This is a very special dye book- it's not a book of quick recipes, it's a way of life. It has beautiful imagery but it's more than just a coffee book. Instead of the recipes we have become accustomed to in other dye books, this book is trying to teach a way of life, so that you learn and experiment and understand the methods and principles of dyeing. The eco prints are beautiful, almost ethereal. India Flint's whole philosophy is sound - too much dyeing relies on chemicals that are then washed down the drain harming animals and the environment. Whilst there are some basic materials used that are indigenous to Australia, there are others that are easy to obtain such as Isatis tinctoria and rose petals, even Eucalyptus is becoming more readily available and some are easy to grow here too. This review first appeared on Karen Platt's book review website.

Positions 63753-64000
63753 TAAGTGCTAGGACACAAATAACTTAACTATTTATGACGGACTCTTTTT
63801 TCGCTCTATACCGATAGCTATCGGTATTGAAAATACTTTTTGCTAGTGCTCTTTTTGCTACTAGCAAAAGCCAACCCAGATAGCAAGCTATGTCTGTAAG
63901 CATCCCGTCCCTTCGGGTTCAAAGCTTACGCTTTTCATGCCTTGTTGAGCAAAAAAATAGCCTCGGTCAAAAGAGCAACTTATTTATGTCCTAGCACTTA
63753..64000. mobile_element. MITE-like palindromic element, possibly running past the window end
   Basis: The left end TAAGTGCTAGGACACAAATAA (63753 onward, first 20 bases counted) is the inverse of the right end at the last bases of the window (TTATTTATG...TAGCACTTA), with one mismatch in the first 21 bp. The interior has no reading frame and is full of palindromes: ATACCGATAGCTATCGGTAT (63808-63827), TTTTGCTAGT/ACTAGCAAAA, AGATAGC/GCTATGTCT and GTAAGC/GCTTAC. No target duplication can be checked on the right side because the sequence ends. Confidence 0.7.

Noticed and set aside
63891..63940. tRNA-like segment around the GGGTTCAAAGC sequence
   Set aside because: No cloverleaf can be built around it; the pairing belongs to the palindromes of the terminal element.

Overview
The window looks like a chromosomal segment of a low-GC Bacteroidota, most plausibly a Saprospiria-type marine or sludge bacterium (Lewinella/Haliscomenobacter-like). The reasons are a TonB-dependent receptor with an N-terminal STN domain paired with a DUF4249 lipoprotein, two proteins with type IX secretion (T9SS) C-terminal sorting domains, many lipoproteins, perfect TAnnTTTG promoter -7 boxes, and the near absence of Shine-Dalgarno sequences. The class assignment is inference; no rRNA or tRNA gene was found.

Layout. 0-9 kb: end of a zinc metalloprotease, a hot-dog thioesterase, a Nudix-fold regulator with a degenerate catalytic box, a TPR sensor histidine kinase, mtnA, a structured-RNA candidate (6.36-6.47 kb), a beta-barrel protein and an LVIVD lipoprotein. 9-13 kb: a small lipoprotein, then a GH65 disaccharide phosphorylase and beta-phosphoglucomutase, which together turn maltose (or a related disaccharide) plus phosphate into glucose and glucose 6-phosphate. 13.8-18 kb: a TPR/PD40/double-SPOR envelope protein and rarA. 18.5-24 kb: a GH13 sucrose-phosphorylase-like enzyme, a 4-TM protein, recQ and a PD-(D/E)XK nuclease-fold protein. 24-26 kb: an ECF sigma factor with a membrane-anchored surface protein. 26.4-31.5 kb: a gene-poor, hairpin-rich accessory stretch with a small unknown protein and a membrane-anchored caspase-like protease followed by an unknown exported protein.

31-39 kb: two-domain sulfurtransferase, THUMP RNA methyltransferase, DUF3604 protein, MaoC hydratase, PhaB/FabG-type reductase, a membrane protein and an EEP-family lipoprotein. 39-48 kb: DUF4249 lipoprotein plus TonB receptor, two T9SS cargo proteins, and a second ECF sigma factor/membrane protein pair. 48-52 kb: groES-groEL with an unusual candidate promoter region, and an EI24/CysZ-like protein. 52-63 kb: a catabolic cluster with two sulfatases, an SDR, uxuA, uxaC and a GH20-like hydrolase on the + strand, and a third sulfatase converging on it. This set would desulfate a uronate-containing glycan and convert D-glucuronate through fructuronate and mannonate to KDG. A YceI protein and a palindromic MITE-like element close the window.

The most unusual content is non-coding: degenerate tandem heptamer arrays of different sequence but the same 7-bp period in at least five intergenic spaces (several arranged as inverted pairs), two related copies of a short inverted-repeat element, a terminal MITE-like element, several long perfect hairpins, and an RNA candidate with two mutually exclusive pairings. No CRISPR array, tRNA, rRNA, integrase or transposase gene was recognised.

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on 26 April 2012
This is such a lovely book and I am sure it was a labour of love for the writer. I like the way that she shares information, including technical information, without mystifying the processes and methods involved. Her homepsun approach makes natural dyeing techniques feel accessible to anyone who wants to experiment, play and explore. For those who want to take it more seriously there is plenty of un depth information to develop knowledge and skills further. India Flint has a great respect for her materials,for the environment and for her readers too, who she assumes will have their own creative ideas and approaches. This is a serious, playful, inspired and inspriring book about how to source colour from easily accessible natural materials. A unique book by a unique artist.